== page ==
Prior Learning Can Lead to College Credits
by Sandra Womack, Special to EdFlo
As an educational consultant for adult students, I often hear
this scenario: "I have worked for 10 years, taken corporate classes,
taught myself software skills, been a manager, etc. Surely this
should count for some college credits!" Well the answer is Yes...
and No. The experience itself (being a manager) does not equate
to college credits; however, the learning may become credits.
Here are several ways to gain "life/work experience" credits to
add to your college degree plan.
Testing Out of Classes
Probably the most popular way to gain college credits for learning is to prove you know the material by testing out of the class. College Level Examination Program (C.L.E.P.) from The College Board is a national testing organization that provides tests in many of the General Education areas (English composition, math, history, psychology, etc.), as well as tests in the business areas (accounting, marketing, management). CLEP tests are under $50 per test and most colleges, both state and private, will transfer in CLEP test results to a degree plan. To receive a CLEP testing packet, call (609) 771-7865.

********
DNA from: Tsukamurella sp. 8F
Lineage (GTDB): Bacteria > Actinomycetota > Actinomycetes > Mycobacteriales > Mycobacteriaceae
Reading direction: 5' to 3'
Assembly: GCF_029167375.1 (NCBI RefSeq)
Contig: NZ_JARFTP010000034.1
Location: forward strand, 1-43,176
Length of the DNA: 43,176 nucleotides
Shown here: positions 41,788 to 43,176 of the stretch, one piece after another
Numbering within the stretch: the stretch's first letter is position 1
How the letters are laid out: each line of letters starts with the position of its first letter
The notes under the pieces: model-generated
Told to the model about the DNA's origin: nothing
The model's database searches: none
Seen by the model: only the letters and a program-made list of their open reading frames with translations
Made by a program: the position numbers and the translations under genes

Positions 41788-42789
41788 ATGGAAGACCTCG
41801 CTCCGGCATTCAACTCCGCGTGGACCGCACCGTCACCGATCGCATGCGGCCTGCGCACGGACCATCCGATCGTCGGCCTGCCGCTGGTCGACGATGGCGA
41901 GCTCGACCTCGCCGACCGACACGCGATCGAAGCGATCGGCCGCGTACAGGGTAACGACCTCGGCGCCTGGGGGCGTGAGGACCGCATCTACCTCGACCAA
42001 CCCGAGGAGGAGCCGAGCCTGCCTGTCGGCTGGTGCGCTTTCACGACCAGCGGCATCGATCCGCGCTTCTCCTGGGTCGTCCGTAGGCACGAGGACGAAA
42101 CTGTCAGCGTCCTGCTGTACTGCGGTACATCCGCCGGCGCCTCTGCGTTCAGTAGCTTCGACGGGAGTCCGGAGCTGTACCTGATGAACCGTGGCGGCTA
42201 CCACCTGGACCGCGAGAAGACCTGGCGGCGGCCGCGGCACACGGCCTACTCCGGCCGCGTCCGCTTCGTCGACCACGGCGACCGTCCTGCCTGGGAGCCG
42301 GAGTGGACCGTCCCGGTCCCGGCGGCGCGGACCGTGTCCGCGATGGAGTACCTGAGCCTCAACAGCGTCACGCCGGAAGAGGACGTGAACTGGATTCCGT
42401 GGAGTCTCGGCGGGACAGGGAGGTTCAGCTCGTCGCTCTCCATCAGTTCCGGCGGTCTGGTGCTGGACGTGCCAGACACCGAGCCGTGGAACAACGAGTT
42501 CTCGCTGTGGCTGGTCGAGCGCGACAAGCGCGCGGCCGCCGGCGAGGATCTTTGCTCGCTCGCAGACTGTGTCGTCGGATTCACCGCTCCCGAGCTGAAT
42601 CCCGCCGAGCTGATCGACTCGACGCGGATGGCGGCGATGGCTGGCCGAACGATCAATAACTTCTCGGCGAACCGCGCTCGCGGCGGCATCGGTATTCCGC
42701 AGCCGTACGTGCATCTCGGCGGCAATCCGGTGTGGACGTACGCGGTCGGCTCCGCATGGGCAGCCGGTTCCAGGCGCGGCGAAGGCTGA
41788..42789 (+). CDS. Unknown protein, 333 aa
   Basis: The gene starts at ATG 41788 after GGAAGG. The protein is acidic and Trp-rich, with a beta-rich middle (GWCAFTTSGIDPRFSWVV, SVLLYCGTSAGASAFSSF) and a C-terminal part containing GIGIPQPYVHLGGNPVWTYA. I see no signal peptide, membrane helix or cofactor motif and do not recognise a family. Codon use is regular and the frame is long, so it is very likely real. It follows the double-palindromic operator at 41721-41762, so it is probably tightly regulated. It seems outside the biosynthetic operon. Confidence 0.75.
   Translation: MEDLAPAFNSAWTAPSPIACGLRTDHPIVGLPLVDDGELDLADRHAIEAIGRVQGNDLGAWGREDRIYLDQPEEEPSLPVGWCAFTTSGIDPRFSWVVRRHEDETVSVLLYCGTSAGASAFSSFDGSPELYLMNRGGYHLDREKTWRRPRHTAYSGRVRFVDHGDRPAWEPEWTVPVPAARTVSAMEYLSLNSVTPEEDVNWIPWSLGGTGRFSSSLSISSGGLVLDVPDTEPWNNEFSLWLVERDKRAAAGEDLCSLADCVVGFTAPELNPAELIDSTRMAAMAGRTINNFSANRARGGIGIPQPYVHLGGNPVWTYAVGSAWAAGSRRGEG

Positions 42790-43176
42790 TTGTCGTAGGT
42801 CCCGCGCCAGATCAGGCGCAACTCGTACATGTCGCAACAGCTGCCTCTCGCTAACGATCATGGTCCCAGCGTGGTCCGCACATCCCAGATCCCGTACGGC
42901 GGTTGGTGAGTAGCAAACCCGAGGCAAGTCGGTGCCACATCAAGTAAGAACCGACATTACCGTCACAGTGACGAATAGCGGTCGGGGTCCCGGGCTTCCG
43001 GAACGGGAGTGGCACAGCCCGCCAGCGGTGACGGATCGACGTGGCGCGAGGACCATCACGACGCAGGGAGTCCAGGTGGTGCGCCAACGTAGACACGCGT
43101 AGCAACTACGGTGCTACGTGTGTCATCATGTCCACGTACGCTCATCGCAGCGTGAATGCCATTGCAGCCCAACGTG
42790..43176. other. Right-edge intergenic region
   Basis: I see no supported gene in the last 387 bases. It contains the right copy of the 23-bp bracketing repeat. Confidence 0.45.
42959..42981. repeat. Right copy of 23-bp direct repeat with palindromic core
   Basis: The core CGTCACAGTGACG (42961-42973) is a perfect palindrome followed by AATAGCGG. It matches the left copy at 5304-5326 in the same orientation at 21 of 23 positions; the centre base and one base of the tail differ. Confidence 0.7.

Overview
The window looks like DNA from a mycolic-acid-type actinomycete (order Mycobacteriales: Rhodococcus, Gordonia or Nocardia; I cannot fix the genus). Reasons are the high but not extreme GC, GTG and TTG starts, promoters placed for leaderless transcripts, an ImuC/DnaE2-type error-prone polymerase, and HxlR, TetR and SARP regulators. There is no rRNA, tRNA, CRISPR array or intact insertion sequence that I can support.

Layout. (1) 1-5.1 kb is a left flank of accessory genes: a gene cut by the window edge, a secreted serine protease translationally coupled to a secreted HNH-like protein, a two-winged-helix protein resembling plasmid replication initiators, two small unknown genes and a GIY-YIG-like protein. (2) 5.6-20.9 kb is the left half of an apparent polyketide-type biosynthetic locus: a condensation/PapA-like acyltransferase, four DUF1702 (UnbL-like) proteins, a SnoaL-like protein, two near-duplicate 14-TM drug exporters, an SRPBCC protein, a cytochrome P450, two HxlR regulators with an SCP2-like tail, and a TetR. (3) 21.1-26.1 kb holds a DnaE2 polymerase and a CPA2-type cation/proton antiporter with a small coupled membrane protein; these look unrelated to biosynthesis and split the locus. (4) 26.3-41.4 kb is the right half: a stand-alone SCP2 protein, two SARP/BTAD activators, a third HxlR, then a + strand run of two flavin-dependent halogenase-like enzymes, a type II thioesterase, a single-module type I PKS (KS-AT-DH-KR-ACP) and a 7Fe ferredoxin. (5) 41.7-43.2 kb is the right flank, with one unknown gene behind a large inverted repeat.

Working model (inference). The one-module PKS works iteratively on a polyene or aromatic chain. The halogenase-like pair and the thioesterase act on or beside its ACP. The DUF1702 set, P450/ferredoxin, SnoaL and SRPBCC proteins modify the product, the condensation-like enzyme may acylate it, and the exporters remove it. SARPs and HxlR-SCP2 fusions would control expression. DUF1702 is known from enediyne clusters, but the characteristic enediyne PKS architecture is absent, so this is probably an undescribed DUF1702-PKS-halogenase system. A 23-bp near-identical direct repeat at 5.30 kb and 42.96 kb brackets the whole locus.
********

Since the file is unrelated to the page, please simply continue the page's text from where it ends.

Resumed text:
Most colleges have their own in-house testing procedures, called challenge tests. Pick up a list of classes that could be challenged from the Testing Office of the college you attend, or plan to attend. If you decide to take the challenge test and pass it, you will save yourself having to sit in that class for the term. However, if you do not pass the challenge exam, the failing grade may show up on your transcript.
Mi litary, Corporate and Professional Credits
The American Council on Education (ACE) has reviewed curriculum of military, corporate courses, licenses and certificates and has made recommendations to grant college credits for these courses. These judgments are made by selected faculty of colleges who teach similar classes on the college level.
If you have been in the military, have taken classes and have a DD 214, submit it to the college and see if the college uses the ACE recommendations. Also, if you have taken corporate classes or have licenses or certificates, you should also submit these for review.
Portfolio of Life/Work Experience
Also known as Assessment of Learning, life experience credits can be earned through the "portfolio" process--writing and documenting that you possess the knowledge of a particular subject. Life experience credits are not "watered down" credits, nor are they easy to obtain. Most schools that accept these credits will require you take a class to learn how to "package" your experiences to make it equate to college units. You have to write about your experience, show documentation and demonstrate that you know the subject. Credits from the Portfolio process can be gained from both personal and professional skills.
Not all colleges offer the Assessment of Learning, but some schools make it a part of their degree completion program. The average units earned by an adult student is about 15-18.